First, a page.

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    Yitzhak Rabin memorial address

    Address by Rabbi Raymond Apple at the official NSW commemoration marking the passing of Israeli Prime Minister, Yitzhak Rabin, at the Great Synagogue, Sydney, 7 November 1995.

    Present were some 3,000 people, including the NSW State Governor, the Acting Prime Minister, the Lord Mayor of Sydney, political, religious and public figures, and leaders and members of the Jewish community and the general public.

    Jewish history has been moulded by a panoply of legendary leaders. Amongst them are the giants of modern Israeli history. They include David Ben Gurion, Chaim Weizmann, Golda Meir, Moshe Dayan and Menachem Begin – all different, but all the same in their unrelenting vision and indomitable spirit. They were legends in their lifetime, and after their death they are secure in the mindset of the Israeli people and of Jews everywhere.

    Yitzhak Rabin has been a legend for many years. Now, because of the events of last weekend, he has become not merely a legend but a martyr.

    The books of Jewish wisdom say, “It is not your duty to complete the task, but neither are you free to desist from it.” But Rabin is not the only great Jewish figure who could not complete the task. So many came tantalisingly close to their promised land but found the final fulfilment snatched from their grasp. Especially Moses. For so long he struggled for his people, strove with them, argued with them and was the flag they followed.

    Though his eyesight had not dimmed, not his energy abated, he died with a Divine kiss and the Almighty Himself brought him to his burial place. But the last book of the Torah was incomplete. Who then wrote the final eight verses? Maybe God dictated the words and Moses wept as he wrote of his own death and how Israel mourned for him. Perhaps others took up the pen and completed the last eight verses for him.

    Rabin was not Moses. He did not have the luxury of a quiet death. He was not a poetic soul nor a passionate orator. But he too struggled for his people, strove with them, and was moulded by experiences that gave him moral power and credibility.

    Moses was not a warrior; Rabin was a fighter who became peacemaker. But now others will have to write his last eight verses and complete his work.

    The whole world is shocked at the circumstances of his death. We are shattered to think anyone could believe in weapons instead of words, destruction instead of debate. That an assassin could claim that God ordered him to kill is monstrous. Judaism says the absolute opposite. God does not order murder. He prohibits it. He proclaims the sanctity of human life, all human life. And it is not only the Jewish God who prohibits murder. It is also the Christian God and the Moslem God.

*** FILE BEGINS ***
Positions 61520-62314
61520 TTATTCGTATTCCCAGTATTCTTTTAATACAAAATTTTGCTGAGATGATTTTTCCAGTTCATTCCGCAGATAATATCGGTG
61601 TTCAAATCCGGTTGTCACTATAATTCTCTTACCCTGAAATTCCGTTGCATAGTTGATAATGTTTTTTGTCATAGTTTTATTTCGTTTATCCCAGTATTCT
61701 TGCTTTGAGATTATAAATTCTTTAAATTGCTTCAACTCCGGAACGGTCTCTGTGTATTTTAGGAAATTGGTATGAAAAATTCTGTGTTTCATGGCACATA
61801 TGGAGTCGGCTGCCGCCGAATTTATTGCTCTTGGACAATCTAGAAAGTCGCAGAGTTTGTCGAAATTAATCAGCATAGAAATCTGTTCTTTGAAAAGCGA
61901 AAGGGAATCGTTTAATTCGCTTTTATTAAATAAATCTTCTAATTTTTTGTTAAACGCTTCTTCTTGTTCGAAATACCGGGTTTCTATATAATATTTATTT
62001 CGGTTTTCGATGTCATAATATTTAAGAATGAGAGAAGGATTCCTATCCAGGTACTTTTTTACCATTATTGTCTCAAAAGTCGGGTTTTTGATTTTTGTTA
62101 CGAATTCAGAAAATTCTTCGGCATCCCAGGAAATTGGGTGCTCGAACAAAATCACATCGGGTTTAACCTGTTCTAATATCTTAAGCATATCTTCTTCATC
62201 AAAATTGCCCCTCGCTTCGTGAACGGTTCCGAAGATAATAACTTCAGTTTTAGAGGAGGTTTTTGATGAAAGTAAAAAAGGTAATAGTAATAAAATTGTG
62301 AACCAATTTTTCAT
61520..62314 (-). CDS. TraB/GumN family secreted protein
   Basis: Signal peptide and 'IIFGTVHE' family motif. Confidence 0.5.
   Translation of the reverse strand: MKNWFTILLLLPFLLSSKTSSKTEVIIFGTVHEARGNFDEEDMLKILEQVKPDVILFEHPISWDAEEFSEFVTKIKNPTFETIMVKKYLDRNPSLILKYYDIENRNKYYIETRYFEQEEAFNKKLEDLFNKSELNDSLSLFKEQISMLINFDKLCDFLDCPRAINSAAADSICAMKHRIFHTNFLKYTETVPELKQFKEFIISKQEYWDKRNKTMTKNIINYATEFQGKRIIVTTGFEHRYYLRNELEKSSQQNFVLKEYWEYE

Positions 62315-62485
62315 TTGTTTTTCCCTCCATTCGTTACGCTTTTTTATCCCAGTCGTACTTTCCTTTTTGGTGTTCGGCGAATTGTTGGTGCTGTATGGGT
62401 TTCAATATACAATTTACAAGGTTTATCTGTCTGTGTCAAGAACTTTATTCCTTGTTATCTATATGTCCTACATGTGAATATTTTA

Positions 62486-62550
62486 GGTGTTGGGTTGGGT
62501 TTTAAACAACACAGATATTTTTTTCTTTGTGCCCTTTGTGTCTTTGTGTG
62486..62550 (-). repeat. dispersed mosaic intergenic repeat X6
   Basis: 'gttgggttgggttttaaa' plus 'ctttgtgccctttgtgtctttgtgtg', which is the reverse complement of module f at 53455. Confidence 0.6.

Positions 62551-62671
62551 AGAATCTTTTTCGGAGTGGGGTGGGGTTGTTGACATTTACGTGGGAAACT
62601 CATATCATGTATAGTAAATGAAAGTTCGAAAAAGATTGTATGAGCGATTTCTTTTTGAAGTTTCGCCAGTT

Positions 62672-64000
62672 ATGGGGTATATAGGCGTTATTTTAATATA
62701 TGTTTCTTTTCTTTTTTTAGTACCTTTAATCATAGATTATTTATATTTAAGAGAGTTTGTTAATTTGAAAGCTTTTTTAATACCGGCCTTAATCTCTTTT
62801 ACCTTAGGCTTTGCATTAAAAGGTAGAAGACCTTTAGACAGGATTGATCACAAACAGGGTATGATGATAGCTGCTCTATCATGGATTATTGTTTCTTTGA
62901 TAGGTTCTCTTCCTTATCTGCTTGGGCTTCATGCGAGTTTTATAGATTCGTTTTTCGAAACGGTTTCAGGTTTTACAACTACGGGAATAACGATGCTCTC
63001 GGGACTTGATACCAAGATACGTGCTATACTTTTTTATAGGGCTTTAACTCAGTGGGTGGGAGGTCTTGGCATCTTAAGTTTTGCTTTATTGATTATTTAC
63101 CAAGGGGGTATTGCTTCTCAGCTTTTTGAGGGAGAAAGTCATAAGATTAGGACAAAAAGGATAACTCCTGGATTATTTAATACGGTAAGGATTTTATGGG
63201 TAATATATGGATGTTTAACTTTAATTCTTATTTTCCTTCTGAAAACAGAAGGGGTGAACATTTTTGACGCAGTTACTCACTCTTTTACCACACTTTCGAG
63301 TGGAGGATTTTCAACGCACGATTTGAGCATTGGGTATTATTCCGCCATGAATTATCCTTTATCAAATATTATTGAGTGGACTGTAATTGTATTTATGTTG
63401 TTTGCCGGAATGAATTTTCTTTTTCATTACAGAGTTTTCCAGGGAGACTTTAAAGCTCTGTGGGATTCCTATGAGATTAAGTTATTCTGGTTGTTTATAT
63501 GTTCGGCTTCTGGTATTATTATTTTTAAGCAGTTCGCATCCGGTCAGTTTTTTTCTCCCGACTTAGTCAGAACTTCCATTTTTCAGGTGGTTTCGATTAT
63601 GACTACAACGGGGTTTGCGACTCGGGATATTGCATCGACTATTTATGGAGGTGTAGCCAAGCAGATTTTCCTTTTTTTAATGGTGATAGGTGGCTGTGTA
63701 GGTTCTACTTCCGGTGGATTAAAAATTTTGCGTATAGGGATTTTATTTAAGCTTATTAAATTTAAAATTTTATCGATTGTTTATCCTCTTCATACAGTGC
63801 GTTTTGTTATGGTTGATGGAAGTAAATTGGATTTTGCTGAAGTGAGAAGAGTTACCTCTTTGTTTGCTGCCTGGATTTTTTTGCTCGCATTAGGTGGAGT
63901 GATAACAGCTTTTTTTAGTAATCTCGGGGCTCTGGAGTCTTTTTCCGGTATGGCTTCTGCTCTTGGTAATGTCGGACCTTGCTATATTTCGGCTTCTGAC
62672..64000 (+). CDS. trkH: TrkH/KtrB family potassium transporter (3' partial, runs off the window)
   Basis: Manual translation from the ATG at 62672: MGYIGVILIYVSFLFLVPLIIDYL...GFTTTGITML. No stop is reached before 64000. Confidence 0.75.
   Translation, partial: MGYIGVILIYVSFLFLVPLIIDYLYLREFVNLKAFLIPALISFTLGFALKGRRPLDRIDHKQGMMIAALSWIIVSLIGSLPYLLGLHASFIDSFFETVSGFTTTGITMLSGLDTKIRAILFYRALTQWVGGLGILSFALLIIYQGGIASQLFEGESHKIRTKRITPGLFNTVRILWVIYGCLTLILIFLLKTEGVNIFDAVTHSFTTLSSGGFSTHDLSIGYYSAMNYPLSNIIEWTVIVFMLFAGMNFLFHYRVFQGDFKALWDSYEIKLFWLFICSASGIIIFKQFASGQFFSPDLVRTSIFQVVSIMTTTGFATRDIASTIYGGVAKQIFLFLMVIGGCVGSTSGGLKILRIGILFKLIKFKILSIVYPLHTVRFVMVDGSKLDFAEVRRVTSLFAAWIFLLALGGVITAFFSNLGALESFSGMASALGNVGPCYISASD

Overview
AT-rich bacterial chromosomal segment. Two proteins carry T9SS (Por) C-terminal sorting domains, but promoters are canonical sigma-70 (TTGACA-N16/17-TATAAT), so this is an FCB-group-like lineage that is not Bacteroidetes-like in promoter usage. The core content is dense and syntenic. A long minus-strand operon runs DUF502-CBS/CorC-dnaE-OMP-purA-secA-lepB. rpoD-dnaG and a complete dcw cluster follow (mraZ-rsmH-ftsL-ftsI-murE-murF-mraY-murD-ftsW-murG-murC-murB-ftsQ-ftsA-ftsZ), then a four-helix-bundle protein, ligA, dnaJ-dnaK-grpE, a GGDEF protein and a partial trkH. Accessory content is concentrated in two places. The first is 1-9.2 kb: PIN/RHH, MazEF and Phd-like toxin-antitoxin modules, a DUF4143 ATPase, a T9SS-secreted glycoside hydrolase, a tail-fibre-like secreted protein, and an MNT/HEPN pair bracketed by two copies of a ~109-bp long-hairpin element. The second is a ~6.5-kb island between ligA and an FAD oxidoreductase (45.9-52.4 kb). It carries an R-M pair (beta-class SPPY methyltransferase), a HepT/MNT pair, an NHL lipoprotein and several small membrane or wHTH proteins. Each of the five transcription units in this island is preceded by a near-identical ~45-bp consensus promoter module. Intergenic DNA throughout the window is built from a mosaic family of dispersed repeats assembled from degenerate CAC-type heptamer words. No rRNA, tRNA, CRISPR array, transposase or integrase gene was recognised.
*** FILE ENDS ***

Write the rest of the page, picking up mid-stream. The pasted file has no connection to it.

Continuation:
Whoever one is, murder is the ultimate cowardice. Unable or afraid to use the democratic means of dissent, debate and peaceful persuasion, the murderer takes the easy way and imagines himself a martyr. Thank God very few Jews ever stoop so low.

    In his death, Rabin may achieve what so far eluded him. He may succeed in restoring debate on government policies to a more civilised level, with strident rhetoric toned down and wild personal accusations abandoned. He may succeed in uniting his people behind the peace process, whatever changes in style there will possibly now be. He may succeed in convincing nations that are playing hard to get that one can always be overtaken by events and no-one has a guarantee about tomorrow.

    The peace process will continue because it is a necessity for all the peoples of the region and for the stability of the world. Not only for pragmatic reasons of security and economic and cultural expedience. Morally, peace is necessary, because people who believe in God have to recognise their shared humanity.

    Why are Jews everywhere so concerned for Israel and its welfare? Because Israel is family, metaphorically and literally. Because Israel is Biblical prophecy come true, and the restoration of the people of Israel to its land is indispensable to Judaism. Because the world will find moral salvation when, as the prophets say, the nations will come up to Jerusalem and moral teaching will issue from Zion.

    That Israel has not yet completely become the model society of the prophets’ dreams, that it may have wrongs as well as rights on its record, is what motivated Rabin and countless ordinary Israelis to move towards the future.

    Rabin, the old soldier, died with his boots on. President Clinton said, Shalom, Chaver – “Goodbye, friend!” We, this great assembly of Sydney Jewry and fellow Australians, say, “Yitzhak, go in peace; may your memory be a blessing!”

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